The Coppal Bawn

Donn Binn Maguire and the Coppal Bawn

The land along the Fermanagh border, to the south-west of Enniskillen, is lonely and wild. It is mostly mountain, lake and bog, dotted here and there with small villages and hamlets tucked away around some bend of a road - Belcoo, Garrison, Derrygonnelly. Here, the mist rolls back and forth across a bleak but beautiful landscape, lingering in the hollows and making strange and terrible shapes out of ancient standing stones. The region is famous for its caves and potholes, drawing explorers to places such as the Marble Arch and Boho, where there are many deep and still unfathomed caverns. There is talk too, in the tales of the area, that these caverns are doorways to strange, underground kingdoms where the Good People, or fairies, may still dwell. From time to time, people have been lost in such places and it is a common belief that they have been "carried away" to the dark realms below.

A great range of limestone mountains extends throughout this region, stretching away towards Sligo in the west. The most easterly of these is called Binaughlin, towering above the houses which make up the hamlets of Florencecourt and Swanlinbar. Many mountains in this area have legends connected with them and Binaughlin is no exception. Long ago, it is said, a famous chieftain was carried away by the Good People and made a prisoner under the mountain itself. The story is well-known amongst the old people of the region, and on a stormy night you may meet an old man, seated by the roaring fire in Frank Eddy Maguire's public house in Blacklion, who will draw his chair nearer to the blaze, fill his pipe and begin to relate the tale of Donn Binn Maguire:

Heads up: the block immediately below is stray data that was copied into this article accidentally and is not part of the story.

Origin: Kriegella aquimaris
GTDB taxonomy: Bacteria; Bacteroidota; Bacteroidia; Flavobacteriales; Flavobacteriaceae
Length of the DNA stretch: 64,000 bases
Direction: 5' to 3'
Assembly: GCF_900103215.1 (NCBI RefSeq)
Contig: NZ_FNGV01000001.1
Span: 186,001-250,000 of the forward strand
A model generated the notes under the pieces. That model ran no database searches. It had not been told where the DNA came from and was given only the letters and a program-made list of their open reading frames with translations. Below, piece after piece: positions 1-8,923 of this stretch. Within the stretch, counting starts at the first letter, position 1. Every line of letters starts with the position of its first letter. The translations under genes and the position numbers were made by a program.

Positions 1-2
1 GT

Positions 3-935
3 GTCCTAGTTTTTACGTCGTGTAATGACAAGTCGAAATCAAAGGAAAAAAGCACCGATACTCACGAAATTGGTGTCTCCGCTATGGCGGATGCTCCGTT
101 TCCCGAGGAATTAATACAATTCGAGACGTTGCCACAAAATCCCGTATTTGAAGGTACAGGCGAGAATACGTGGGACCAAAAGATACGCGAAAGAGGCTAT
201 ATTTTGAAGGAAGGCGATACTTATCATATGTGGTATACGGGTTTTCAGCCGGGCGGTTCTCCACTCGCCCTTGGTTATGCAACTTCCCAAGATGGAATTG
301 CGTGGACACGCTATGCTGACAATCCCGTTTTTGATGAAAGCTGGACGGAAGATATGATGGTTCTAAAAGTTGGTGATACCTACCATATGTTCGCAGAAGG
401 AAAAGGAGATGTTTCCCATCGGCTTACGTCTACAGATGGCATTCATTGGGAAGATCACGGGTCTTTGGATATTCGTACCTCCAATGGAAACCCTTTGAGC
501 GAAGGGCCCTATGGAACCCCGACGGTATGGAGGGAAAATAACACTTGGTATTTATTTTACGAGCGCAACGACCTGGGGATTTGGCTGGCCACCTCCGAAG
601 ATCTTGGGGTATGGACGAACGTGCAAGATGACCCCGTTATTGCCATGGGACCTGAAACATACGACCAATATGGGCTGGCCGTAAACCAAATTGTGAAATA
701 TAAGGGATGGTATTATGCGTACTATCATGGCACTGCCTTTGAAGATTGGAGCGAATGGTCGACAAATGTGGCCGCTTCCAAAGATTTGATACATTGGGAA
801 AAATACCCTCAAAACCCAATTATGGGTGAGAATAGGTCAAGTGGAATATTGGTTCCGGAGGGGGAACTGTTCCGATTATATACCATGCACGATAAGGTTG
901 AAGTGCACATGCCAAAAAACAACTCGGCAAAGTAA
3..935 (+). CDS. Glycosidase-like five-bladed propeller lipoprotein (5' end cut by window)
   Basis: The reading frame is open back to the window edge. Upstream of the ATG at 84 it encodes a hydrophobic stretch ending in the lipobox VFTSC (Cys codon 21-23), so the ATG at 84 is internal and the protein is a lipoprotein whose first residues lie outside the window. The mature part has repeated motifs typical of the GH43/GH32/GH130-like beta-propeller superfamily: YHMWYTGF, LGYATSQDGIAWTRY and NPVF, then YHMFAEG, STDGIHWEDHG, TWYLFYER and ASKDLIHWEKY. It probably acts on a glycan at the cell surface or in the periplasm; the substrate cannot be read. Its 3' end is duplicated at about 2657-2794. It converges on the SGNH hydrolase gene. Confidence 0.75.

"You will have heard of him no doubt? No? Oh, a great chieftain he was, the fiercest and proudest of all the chieftains in ancient Fermanagh. Now, what I'm telling you happened long ago in the old and barbarous times when the Maguires and the O'Rourkes fought in all the lands around the Hanging Rock and across the islands of Inishee and Cushrush on Lough Macnean. Bad, bloody and pagan times they were and I pray that they never come to the county of Fermanagh again.

They said that whenever this Donn Binn rode out to battle, that he rode like the wind and fought like fury and there were none who could keep up with him or who could stand against him. He was a grand and handsome man altogether and it is said that no woman could resist him whenever she had looked upon him.

Also, the Good People that lived in Binaughlin Mountain had set their eyes at him, for they have always designs on the mortal kind and will try to carry them away to their own dark country at the first opportunity. This is the way that it was with Donn Binn Maguire and the way that it came about was like this:

Donn Binn had a great love of horses. It was even said about him that he loved the saddle so much that he would only put his foot to the earth when he had no other choice. He had many beautiful and powerful steeds quartered in the stables at his castle and he always boasted that no man in Ireland had horses that were better than his. His stallions, he said, were the strongest and swiftest in all the lands around. There were none who could touch them.

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From Beasts, Banshees and Brides from the Sea by Bob Curran